August 18, 2018

For me, there is a true sense of luxury in slipping into a museum for a short visit.  The edifice – in this case the AGO – becomes like my local library.  It’s no big deal.  I’m merely popping in.  Two wonderful shows were just waiting for me…

Jack and the Jack Paintings: Jack Goldstein and Ron Terada

Jack Goldstein and the CalArts Mafia is available for purchase on Amazon for CDN 52.94.  Complete pages of the book, which was written by Jack Goldstein and a collaborator, are reproduced as large paintings; white text on black, in Ron Terada‘s show, Jack and the Jack Paintings, at the AGO.

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Jack by Ron Terada

The paintings are fascinating. They contain so much: cringe worthy emotionalism, insight and aspiration, the personal/political dichotomy, and, most importantly, they are powerful objects, flickering between realms of subjective and objective meaning.

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Photograph of Jack Goldstein

CalArts was the so-called “sister” school of NSCAD.  Maybe Jack Goldstein was a visiting artist?  I remember the name but…  Was he dating a friend of mine in the eighties?

The viewer can’t escape the texts, which constitute the paintings.  (I tried looking at them as white marks on black ground but I have not reached that level of enlightenment, yet.)  And these texts are so dense with 80’s art world gossip – all the references to Robert, Cindy and Helene!   All the resentment, whining and profound sadness.  It’s all too much.  Finally, the whole idea of the art world becomes something absurd, tainted and shameful.

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Jack by Ron Terada

Included in the show is one of Jack Goldstein’s paintings.  It is large, about 8 feet long, and solemn.   It adds a lot to the exhibition: it  is a calming force, dark and silent, judgement free, and, pain free.

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Painting by Jack Goldstein

Joseph Beuys

On the AGO’s main floor, at the end of trek through the Ken Thompson knickknacks, is a small room filled with many drawing, and, two sculptures.  These are early works (late 50s and early 60s) by Joseph Beuys; prior to the global fame precipitated by iconoclastic performance artworks such as I Like America And America Likes Me or How To Explain Pictures To A Dead Hare.

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How to Explain Pictures to a Dead Hare – photograph of performance by Joseph Beuys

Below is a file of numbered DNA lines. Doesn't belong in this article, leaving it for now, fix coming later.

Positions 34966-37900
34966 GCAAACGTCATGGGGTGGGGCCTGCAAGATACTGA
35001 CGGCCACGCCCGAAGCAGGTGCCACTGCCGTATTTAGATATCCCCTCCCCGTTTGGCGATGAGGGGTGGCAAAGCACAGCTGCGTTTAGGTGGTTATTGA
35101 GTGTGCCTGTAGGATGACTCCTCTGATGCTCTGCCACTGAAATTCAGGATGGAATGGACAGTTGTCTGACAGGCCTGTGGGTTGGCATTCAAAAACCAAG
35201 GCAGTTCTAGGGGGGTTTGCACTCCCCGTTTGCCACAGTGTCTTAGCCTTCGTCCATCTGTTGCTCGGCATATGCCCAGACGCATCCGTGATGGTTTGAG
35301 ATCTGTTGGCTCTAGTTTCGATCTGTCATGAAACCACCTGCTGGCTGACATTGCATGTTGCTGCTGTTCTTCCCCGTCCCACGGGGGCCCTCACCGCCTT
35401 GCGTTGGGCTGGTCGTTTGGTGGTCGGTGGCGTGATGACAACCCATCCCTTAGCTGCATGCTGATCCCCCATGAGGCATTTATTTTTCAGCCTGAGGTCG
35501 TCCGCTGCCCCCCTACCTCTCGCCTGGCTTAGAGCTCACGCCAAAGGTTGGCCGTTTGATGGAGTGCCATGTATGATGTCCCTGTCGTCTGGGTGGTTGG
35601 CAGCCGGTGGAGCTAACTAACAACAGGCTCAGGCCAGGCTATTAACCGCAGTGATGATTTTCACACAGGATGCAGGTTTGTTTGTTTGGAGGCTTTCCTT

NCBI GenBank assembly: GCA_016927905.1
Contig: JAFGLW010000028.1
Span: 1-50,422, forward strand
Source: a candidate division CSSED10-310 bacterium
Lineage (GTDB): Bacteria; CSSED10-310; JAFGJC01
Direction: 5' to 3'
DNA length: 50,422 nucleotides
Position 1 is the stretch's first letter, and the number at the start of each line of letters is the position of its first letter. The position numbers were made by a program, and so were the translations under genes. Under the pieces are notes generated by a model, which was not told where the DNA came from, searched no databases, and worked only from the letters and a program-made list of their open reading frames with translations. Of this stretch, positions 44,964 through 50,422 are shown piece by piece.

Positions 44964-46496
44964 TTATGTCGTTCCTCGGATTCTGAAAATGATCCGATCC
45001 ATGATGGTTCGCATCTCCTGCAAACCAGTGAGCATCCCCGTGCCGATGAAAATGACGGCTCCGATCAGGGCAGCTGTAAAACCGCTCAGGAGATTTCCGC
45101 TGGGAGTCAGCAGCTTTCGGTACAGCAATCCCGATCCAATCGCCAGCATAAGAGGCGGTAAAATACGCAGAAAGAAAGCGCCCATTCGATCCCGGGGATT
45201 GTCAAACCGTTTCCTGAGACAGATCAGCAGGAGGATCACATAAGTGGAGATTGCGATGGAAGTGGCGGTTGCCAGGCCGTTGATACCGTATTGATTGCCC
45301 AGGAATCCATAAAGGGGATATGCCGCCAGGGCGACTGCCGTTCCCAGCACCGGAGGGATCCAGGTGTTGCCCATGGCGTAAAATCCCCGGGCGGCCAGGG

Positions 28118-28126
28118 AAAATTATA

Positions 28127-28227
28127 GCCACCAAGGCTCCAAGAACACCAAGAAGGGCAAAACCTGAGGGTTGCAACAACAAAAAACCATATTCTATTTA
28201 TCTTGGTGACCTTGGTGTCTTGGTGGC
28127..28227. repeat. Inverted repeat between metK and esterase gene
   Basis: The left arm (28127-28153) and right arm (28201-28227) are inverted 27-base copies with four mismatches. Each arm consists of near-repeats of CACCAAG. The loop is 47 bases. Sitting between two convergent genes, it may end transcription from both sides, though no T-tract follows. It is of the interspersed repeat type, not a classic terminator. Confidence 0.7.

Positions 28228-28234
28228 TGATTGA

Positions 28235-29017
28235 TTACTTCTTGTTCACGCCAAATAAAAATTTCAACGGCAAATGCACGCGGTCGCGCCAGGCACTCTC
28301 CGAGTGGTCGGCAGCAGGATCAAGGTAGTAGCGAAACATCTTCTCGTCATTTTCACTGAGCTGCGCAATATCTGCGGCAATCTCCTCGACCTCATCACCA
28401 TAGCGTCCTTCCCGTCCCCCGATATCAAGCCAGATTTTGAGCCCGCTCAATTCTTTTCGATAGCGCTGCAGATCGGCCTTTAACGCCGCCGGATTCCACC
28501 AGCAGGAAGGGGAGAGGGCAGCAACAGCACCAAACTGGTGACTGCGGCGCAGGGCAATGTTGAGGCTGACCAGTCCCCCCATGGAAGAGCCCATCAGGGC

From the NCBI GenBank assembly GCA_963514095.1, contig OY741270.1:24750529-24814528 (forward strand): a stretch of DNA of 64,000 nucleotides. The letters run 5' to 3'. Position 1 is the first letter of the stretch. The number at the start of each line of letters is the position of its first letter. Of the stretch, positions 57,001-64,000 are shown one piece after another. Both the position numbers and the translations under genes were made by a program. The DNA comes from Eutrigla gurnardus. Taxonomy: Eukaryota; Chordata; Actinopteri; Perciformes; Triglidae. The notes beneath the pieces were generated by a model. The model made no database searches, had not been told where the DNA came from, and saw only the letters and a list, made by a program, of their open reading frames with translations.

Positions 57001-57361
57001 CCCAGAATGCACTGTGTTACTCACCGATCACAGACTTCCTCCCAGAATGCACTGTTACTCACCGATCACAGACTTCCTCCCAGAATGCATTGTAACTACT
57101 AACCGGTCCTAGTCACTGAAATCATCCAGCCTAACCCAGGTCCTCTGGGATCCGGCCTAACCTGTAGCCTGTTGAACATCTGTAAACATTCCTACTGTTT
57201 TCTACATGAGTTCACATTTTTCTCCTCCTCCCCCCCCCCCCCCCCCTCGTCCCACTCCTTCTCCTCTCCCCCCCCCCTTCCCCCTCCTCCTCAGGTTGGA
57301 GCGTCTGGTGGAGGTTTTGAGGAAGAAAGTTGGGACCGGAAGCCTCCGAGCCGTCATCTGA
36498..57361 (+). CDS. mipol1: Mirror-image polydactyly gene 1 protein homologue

The exhibition notes state that the works on paper “revolve around the theme of death.”  Renderings of the body: truncated, naked and anguished are displayed, images of sunken graves, darkness.  They appear to be made hastily/compulsively, on cardboard, newsprint, office forms, file folders.  Some of the drawings are partially obliterated with opaque black or terra cotta coloured paint, or decorated with the ubiquitous silver or fat substances that Joseph Beuys frequently employed.

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To Saturn by Joseph Beuys

The lights are dim in the exhibition and the delicate, fragile works are framed with excruciating care.   But despite the best attempts by museum preservationists there is a sense that they will not last.  But maybe that’s as it should be, as per the quote from Joseph Beuys below:

That is why the nature of my sculpture is not fixed and finished. Processes continue in most of them: chemical reactions, fermentations, color changes, decay, drying up. Everything is in a state of change.

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Two Women by Joseph Beuys

The sculptures – one: broken and shambolic, the other: mysterious intertwined totems – are displayed in large vitrines.

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Hasengrab  (Hare’s Grave) by Joseph Beuys

 

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Sculpture by Joseph Beuys

During his life Joseph Beuys created the role of Shaman for himself; a figure of healing for modern society.  He engaged in social, political and environmental matters and explored the trauma of his WWII plane crash, and subsequent rescue by nomadic Tartars.  I was grateful to look at this work and to spend some  time thinking about how Joseph Beuys might respond to our current social upheaval and environmental crisis.

 

 

February 14, 2016

Song Dong – Lori Nix

Art Gallery of Ontario – Song Dong

Wisdom of the Poor: Communal Courtyard is the name of the installation by Song Dong at the Art Gallery of Ontario.  The piece has the strange effect of slowing down time and creating a consuming sense of melancholy.  The viewer steps out of the moment and into a maze, composed of antique wardrobes, and, concurrently, into a bygone era.